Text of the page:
Working as a Mountie

As Mt. A approaches career week, I investigated jobs that are available here for students on campus. Working as a student not only provides financial aid, but also valuable experience in the workforce with the opportunity to explore possible careers of intrigue. Mt. A Experiential Learning offers support to students such as internships relating to their interests and programs, resume workshops, and campus jobs. 

  Some of the numerous employers that are frequently hiring on campus are the Athletics & Fitness Centres, dining services at Jennings, the Pond, the Writing Resource Centre, the academic departments (looking for teaching assistants), and the residences (for residence assistants and academic mentors). These programs are open to full-time students, part-time students, and post-graduates. 

Internships are also available to students through Experience Mt. A. These are paid internships where students can work at an institution, either locally or internationally, during the academic year or in the summer. Additionally, some opportunities give students the liberty to design a personal internship at a host organization of their choosing in the summer. Both of these programs provide students with beneficial experiences towards potential careers.

I interviewed a couple of students about their experiences working on campus. Emily Crosby, the current Windsor Hall academic mentor, explained her role in helping residents: “I promote academic success within the Windsor community by informing students about the academic resources available for students, such as help centers and the writing resource center.” Crosby then talked about how she learned about this opportunity, “I heard about it via email that the university sent out and I had good experiences with the Windsor academic mentors last year.” Afterwards, she joked, “Watch out for your emails, even though you get about a thousand of them a day. That’s how Mt. A sends out most of their information, including information about possible job opportunities.” Furthermore, Crosby talked about how she manages her studies alongside work: “I basically manage my time by being able to choose my office hours. Office hours are allotted times when students can come to their residence academic advisors and ask questions. As well, I set boundaries with myself.”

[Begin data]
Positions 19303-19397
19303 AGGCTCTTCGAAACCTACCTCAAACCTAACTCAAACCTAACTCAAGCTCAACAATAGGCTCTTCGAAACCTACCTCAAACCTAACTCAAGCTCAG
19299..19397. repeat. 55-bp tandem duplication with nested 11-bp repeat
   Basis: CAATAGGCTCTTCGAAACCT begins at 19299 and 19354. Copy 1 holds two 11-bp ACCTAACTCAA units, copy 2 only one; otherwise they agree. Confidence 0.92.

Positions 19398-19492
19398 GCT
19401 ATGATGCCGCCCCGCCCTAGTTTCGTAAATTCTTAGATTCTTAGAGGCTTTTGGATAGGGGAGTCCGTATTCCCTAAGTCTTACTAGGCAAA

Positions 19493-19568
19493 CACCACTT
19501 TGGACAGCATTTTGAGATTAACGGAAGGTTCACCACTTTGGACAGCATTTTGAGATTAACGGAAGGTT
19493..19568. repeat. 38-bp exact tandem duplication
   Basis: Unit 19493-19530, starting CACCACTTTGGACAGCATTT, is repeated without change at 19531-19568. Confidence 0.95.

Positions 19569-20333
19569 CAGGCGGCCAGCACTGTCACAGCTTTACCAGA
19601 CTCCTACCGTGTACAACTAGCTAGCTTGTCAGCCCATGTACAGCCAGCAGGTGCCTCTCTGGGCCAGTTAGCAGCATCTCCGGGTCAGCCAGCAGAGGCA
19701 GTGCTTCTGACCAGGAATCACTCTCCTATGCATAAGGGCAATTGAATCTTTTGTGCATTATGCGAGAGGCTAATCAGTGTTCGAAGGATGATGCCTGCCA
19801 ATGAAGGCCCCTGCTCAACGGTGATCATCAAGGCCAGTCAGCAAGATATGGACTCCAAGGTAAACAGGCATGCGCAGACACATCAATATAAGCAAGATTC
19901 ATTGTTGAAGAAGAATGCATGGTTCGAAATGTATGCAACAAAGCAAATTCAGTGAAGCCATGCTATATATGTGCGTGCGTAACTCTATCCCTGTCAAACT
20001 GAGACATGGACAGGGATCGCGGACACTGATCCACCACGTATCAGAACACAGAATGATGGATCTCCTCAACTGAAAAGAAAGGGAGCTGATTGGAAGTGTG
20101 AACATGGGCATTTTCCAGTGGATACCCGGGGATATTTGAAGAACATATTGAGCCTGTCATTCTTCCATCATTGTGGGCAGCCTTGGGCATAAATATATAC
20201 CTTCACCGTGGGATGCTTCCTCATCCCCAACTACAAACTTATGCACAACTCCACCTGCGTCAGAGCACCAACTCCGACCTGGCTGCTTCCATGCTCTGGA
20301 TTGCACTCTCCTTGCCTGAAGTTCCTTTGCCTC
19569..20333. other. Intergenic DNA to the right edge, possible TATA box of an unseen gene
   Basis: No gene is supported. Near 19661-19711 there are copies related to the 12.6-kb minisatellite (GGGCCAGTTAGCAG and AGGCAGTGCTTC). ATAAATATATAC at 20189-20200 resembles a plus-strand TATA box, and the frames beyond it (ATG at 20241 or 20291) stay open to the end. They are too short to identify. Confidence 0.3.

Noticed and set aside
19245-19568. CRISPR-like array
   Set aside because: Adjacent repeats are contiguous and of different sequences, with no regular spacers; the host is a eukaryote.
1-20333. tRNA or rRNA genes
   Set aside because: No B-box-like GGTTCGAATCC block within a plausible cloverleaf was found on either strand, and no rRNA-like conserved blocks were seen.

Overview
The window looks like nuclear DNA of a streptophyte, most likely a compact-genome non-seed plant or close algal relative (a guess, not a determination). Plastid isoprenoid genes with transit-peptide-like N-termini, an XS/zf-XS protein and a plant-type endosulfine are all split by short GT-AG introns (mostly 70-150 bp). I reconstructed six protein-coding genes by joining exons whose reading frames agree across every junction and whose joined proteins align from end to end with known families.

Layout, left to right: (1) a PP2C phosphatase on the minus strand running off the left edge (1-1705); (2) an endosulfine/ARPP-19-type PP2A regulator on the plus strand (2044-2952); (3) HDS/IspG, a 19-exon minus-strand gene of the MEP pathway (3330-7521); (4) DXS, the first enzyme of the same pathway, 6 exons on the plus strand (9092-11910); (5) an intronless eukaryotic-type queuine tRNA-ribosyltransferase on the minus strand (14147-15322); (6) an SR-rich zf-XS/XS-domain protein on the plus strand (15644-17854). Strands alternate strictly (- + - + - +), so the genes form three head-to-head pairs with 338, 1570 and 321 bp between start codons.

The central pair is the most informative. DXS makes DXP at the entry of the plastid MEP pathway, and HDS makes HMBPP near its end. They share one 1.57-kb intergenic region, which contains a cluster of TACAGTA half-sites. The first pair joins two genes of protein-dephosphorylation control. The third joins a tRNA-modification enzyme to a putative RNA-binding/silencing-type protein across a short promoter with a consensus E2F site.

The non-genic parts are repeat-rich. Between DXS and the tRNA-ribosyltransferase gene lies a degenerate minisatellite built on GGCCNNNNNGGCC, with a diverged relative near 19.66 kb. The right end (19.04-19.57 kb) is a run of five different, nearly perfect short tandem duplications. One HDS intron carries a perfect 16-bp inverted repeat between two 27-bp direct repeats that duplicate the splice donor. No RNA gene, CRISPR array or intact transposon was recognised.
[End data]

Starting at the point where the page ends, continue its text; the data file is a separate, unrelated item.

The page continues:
Next, I talked to Emersynn Hefferan, a lifeguard at the Athletics Centre, about her responsibilities, “I ensure the safety of anyone in the pool, usually the Mt. A Swim Team or other students who come in for a lap swim,” she said. Hefferan elaborated on how she heard about this opportunity, “I was a lifeguard in my hometown, so I emailed the Athletics Centre before coming here about working as a lifeguard. I really enjoyed guarding, so I sought it out a bit more.” Then, Hefferan offered some advice for students looking to get a job on campus: “Admittedly, I struggle with time management. Lifeguarding shifts tend to be shorter, so I usually use it as a study break and something to get out and do. Normally my shifts are an hour, so it breaks the evening up.” 

If you have any questions about student employment opportunities, you can reach out to Mt. A Experiential Learning or log into their platform Experience Mt. A using your Mt. A credentials. 

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